Thursday, June 8, 2017

Crude Oil Sinks on Continuing Glut, Slack Demand, Alternatives

While stocks have zigzagged and gone nowhere the first three days of the week, oil has been more consistent in direction, with WTI crude dropping by two dollars a barrel on Wednesday under $46, a nine-month low.

There's been a glut of oil on world markets for some time now, but it's been especially painful to producers since the market riggers lost control in 2015, sending the price from imaginary levels - forced upon the planet by the myth of "peak oil" - around $100 per barrel to where it stands today.

Oil's recent swoon brings up a good question. With all the oil sloshing around and a myriad of factors leading to lessened use of the "fossil fuel," what exactly is fair value for crude?

There are many arguments with which to weigh the answer, whatever that may be, but one element that is undeniable about the current condition, is that producing nations aren't exactly in love with what they're being paid for a barrel of the slippery stuff. That's because many of the producers - OPEC and Middle East nations, primarily - had budgeted for steady sales around the high-water mark of $100/barrel.

Since that price turned out to be completely unsustainable, these countries have had to adjust their spending and programs, leading to some degree of discontent among their citizens. Americans, who benefitted from fracking and shale drilling, have been the biggest beneficiaries, seeing the price of a gallon of gas fall from an average near four dollars to today's prices in the low two dollar range.

One of the largest factors contributing to the glut is purely demographic. Many established economies - Japan, US, Europe - are aging, and older people simply don't drive as much. Add to that the improvements in fuel economy, plus alternatives such as cars which run on natural gas or electricity and he trend becomes more pronounced.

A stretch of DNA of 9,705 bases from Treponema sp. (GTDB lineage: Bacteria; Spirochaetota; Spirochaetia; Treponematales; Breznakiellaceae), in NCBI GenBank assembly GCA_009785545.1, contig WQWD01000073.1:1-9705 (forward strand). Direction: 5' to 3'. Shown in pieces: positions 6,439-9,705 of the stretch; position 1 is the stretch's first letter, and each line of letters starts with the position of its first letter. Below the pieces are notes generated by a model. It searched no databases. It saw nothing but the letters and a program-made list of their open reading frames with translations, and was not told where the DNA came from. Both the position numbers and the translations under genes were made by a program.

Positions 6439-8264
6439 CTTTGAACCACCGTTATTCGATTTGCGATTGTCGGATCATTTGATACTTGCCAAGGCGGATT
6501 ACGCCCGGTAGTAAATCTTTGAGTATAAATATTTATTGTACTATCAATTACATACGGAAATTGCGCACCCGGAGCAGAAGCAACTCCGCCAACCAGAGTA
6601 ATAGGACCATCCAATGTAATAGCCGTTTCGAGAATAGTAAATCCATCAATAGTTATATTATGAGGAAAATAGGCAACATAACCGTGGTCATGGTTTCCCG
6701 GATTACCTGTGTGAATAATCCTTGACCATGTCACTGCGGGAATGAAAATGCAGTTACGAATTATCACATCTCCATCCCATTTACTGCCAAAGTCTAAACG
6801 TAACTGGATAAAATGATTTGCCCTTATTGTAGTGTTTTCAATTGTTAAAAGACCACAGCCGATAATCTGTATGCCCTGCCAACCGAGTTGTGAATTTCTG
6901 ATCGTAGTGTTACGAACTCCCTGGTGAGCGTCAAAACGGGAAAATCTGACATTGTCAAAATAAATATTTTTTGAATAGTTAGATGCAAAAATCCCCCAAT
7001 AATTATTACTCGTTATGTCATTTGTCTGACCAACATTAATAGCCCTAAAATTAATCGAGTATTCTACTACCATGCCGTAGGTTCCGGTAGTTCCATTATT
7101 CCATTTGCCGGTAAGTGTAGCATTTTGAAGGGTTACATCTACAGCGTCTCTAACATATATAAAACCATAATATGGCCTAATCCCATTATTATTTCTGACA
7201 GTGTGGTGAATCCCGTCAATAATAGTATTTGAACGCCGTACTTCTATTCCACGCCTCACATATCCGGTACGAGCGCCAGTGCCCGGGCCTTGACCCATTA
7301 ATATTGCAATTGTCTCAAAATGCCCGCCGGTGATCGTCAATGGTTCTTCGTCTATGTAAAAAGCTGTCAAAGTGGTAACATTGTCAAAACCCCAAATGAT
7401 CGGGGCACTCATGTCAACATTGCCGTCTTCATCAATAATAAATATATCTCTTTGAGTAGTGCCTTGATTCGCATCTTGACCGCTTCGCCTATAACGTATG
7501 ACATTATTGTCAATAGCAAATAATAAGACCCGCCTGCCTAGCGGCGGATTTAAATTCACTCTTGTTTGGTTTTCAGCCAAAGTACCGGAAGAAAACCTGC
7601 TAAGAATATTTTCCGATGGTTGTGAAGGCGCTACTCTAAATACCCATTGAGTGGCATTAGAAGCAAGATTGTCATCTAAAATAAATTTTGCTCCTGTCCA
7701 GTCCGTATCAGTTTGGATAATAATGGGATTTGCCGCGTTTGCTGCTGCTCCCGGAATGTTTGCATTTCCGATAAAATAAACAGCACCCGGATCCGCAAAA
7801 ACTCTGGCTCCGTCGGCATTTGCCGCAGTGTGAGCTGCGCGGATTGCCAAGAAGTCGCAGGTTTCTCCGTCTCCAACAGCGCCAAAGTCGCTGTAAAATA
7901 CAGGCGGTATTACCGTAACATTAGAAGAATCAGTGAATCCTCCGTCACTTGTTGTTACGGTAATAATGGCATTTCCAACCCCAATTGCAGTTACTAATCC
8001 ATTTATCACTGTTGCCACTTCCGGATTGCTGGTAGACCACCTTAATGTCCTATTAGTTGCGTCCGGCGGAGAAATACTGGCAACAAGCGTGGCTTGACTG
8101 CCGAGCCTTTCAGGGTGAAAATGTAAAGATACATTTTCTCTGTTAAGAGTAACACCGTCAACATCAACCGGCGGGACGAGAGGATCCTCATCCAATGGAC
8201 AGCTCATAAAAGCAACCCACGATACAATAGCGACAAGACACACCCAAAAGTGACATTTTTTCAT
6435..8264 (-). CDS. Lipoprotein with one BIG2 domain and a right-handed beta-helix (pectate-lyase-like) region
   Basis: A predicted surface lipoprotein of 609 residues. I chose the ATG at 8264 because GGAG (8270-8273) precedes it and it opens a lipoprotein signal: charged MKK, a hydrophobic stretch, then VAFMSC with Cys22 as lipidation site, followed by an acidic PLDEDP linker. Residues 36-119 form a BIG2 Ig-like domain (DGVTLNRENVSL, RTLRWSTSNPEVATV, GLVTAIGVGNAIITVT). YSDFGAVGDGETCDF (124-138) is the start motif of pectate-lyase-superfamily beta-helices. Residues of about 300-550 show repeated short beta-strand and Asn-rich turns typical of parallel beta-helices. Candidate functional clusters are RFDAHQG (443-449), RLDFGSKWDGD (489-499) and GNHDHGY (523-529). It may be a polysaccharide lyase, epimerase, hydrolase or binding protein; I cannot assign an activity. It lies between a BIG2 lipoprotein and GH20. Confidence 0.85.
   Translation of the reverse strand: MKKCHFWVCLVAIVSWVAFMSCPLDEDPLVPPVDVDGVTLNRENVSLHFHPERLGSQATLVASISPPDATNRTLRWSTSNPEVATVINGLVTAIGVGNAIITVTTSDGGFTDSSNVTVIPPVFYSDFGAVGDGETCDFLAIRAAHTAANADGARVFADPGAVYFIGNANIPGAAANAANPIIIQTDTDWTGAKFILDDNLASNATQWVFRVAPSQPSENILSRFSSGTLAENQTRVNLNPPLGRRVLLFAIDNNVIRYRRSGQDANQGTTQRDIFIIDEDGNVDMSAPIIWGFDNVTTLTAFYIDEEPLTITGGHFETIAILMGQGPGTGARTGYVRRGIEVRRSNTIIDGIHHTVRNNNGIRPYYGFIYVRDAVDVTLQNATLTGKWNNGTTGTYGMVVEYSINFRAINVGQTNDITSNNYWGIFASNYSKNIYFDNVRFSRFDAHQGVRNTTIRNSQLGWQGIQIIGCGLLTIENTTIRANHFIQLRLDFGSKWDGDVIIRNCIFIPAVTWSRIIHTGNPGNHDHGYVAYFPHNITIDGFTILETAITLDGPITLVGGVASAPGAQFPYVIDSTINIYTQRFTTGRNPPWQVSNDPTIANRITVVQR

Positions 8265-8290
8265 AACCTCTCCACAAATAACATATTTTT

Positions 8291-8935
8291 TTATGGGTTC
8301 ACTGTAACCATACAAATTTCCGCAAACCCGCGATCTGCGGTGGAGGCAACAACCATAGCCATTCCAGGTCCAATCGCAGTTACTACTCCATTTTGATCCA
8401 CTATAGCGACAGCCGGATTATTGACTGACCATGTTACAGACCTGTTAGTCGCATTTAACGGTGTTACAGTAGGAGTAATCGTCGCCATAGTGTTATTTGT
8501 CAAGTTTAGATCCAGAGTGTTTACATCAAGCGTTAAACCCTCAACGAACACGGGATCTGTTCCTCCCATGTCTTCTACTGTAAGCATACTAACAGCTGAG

As the price of crude continues under pressure, alternative fuels, such as increased use of coal, solar, and wind in the United States, will only exacerbate the condition.

Back in the good old days of the 70s and 80s, oil used to be under $20 per barrel. Then along came the "peak oil" sham, which sent the price through the roof and consumers to the poorhouse. The true price may or may not be found in the current regime of futures prices, a system that has and probably continues to be gamed, but the real price, taking into account the massive amounts of oil on and off the market, the stagnation of the global economy, and emerging alternatives, is likely to be found at levels well below what it is pinned at today.

Try thinking of oil at about $32-36 per barrel and gasoline at $1.60 and you're probably on the right track.

At the Close, 6/7/17:
Dow: 21,173.69, +37.46 (0.18%)
NASDAQ 6,297.38, +22.32 (0.36%)
S&P 500 2,433.14, +3.81 (0.16%)
NYSE Composite: 11,667.73, -3.73 (-0.03%)

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